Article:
YUVA Dialogue 2015 is being held tomorrow at Port Louis. This is inline with the commemoration of the International Youth Day 2015 in Mauritius. YUVA has invited YUVANs, school and university students, members of local NGOs and the press to debate on the topic, “Enhancing Youth-Elder Alliance in Governance in Mauritius”.
Youth constitute the majority of the population on the African continent. This forum explores the convergence of traditional (Mauritian Tradition) and modern ways of social engagement in political governance interactions. It discusses the imperative for youth participation in governance, as well as the challenges and opportunities for dialogue between youth and elders in governance systems. It will also discuss cultural norms that have prevented the development of collaboration between youth and elders, as well as the consequences of constricted relationships, for example the entrenchment of elders as leaders.
1) The imperative for youth-elder collaboration in governance
“What is happening to our young people? They disrespect their elders, they disobey their parents. They ignore the law. They riot in the streets, inflamed with wild notions. Their morals are decaying. What is to become of them?” — Plato, 4th Century BC (Guardian, 2009)
A 2012 study of youth across Africa published by the Mo Ibrahim Foundation and cross-checked by the Africa Governance Institute (Africa Governance Institute) captures a range of African youth perspectives on governance;
- 56% of African youth are interested in current affairs. Urban youth have a higher level of interest than rural youth.
- Less than 1⁄4 of African youth surveyed think their country is a full democracy, and less than 1⁄2 are satisfied with their democracy.
- While a majority of youth believes that violence is not justified in politics, 75% of those surveyed do not exclude the adoption of non-conventional forms of political action (including violence) if their socioeconomic situation is not improving and their political voice is not heard.
- 80% of young people do not consider emigrating abroad as a relevant solution, and all insist on the fact that the conditions of their social, political and economic integration need to be established in their respective countries and in Africa.
2) Eldership as leadership
The following proverbs show that leadership is generally considered the responsibility of elders who have accumulated years of life experience. These experiences, ostensibly, are the requisite competencies required for public office. The cultural notion of leadership as the responsibility of older individuals is reflected in the structure of several contemporary governance systems:
“A young man standing cannot see what an old man will see sitting down.” — Igbo, Nigeria
Meaning: Elders are guided by the wisdom of experience and, therefore, will always have advantage over the young.
“An Okro plant cannot grow taller than its farmer.” — Creole, Sierra Leone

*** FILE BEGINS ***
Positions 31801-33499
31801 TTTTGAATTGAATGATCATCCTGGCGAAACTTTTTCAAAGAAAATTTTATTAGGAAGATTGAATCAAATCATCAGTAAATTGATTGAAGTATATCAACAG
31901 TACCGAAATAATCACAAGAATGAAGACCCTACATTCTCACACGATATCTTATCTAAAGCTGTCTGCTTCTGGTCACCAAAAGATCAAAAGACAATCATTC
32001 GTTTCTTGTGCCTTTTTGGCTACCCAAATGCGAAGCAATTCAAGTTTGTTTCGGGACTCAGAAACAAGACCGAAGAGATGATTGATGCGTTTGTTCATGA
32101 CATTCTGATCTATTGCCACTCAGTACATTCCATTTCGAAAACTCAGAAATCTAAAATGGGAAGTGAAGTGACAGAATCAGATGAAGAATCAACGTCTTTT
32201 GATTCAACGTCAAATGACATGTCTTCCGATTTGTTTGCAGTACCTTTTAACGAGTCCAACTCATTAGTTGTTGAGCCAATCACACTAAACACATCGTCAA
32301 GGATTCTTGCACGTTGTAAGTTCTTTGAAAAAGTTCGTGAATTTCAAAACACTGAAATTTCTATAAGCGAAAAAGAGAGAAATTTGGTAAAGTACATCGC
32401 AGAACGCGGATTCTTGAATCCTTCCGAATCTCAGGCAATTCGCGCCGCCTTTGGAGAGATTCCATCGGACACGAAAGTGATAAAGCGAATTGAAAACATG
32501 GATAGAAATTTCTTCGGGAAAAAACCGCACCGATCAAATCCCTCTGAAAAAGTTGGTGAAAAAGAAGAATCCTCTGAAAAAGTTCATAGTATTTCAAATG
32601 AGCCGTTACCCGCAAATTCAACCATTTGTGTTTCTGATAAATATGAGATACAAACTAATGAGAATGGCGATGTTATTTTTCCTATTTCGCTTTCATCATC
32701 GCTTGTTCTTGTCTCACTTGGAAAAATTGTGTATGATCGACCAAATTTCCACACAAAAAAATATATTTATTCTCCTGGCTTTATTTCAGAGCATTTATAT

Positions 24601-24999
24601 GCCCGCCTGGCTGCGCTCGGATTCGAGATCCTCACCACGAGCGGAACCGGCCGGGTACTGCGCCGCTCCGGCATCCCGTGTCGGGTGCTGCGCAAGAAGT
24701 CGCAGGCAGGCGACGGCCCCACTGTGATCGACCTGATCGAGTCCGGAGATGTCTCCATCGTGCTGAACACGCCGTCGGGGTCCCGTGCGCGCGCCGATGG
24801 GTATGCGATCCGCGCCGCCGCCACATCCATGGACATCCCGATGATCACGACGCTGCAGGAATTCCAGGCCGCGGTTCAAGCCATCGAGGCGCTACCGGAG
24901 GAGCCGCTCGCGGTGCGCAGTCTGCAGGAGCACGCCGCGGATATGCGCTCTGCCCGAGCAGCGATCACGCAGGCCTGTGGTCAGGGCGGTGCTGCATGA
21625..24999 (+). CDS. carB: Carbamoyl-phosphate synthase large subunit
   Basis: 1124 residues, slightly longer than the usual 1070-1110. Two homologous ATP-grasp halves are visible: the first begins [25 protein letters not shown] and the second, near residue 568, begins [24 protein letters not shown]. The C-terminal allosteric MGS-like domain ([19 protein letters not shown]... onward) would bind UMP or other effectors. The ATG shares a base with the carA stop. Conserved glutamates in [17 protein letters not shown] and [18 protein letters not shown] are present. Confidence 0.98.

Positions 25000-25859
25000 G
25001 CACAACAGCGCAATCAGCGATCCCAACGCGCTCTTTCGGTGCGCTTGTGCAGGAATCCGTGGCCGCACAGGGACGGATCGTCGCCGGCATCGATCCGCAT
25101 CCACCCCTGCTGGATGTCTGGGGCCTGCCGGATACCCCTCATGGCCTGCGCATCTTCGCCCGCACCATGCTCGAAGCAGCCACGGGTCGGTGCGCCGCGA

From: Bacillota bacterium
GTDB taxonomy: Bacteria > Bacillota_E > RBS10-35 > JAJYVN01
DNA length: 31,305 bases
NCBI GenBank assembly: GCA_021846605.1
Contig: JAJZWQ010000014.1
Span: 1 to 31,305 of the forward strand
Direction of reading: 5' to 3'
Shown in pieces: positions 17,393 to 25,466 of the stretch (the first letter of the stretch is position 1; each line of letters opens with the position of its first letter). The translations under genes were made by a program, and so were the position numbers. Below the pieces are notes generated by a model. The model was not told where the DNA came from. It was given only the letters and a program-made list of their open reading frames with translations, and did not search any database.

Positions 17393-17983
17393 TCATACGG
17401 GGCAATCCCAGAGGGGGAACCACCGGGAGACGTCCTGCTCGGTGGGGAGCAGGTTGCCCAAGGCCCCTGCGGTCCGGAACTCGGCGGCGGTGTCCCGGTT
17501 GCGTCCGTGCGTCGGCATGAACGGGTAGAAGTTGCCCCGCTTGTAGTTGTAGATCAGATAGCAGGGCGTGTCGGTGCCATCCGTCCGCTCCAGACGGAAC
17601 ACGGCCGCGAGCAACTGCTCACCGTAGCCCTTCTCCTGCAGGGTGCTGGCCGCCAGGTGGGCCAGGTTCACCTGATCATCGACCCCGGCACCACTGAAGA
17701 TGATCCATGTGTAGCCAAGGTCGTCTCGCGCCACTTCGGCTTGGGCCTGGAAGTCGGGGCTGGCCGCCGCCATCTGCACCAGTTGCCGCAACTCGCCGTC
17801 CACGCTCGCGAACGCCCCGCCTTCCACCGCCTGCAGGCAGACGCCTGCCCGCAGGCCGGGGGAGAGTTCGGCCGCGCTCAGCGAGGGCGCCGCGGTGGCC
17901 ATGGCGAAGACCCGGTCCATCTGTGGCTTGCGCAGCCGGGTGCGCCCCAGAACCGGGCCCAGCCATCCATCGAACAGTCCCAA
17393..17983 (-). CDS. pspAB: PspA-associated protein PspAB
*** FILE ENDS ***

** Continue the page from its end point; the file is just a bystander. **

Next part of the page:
Meaning: The youth (Okro plant) is planted by the farmer (elder) to whom it owes its existence and sustenance. Thus, the youth cannot be greater than the elder.
“When a kid goat bends down, it sucks from its mother’s breast.” — Swahili
Meaning: Youth are admonished to defer to elders, and reap the reward of nurturing.
3) Inhibited communication
“When the elderly person is doing things wrongly, things that are destroying or capable of destroying both the old and the young, both the present and future generations, the young is expected not to question that action even though he or she would be affected in the consequences of the wrong actions of the elder/leaders.” — Rajesh B. (Mauritius, 2015)
“We live in a country infested by young people, we live in a country where our leaders do not want to be challenged, questioned and called to order by the younger population. We live in a country where the culture and respect card gets used every time young boys and girls call their leaders to order, we live in a country where our leaders use ‘culture’ and ‘respect’ to keep the youth silent and limited.” – Aneesha Bibi Z. (Mauritius 2015)
As a result of inhibited youth expression, youth voices are faint in the structures of governance, and can be ignored by elders. Also, young individuals who attempt to criticise governance systems, failures or actions can be discredited and disgraced. Youth who dare to confront elder leaders may find themselves cast as cultural offenders, and violators of the hallowed tradition of respect.
4) Social Media and Political Expression
Social media has allowed youth to voice opinions and, to some extent, engage with elders in governance. It has been reported that there are 100 million active Facebook users in Africa (TechCrunch, 2014).
How far do you agree that young people of Mauritius are utilizing social media to improve the accountability of political leaders?
The current generation does not want to be treated as the ‘other’. They want to be engaged, they want to talk, they want to contribute. Is the Government of Mauritius doing enough to endorse Internet access and the usage of smart phones?
5) Setback and frustration in governance
“If the world has one picture of African statesmen, it is one of rank corruption on a stupendous scale. There hardly seem any leaders who haven’t crowned themselves in gold, seized land, hand over state businesses to relatives and friends, diverted billions to foreign bank accounts and generally treated their countries as giant personalized cash dispensers”. – Moyo, 2009, p.49
Note: This discussion topic has been adapted from Ms. Ify Ogo’s (PhD Candidate, Maastricht University) presentation at the MINDS Annual African Youth Dialogue 2015.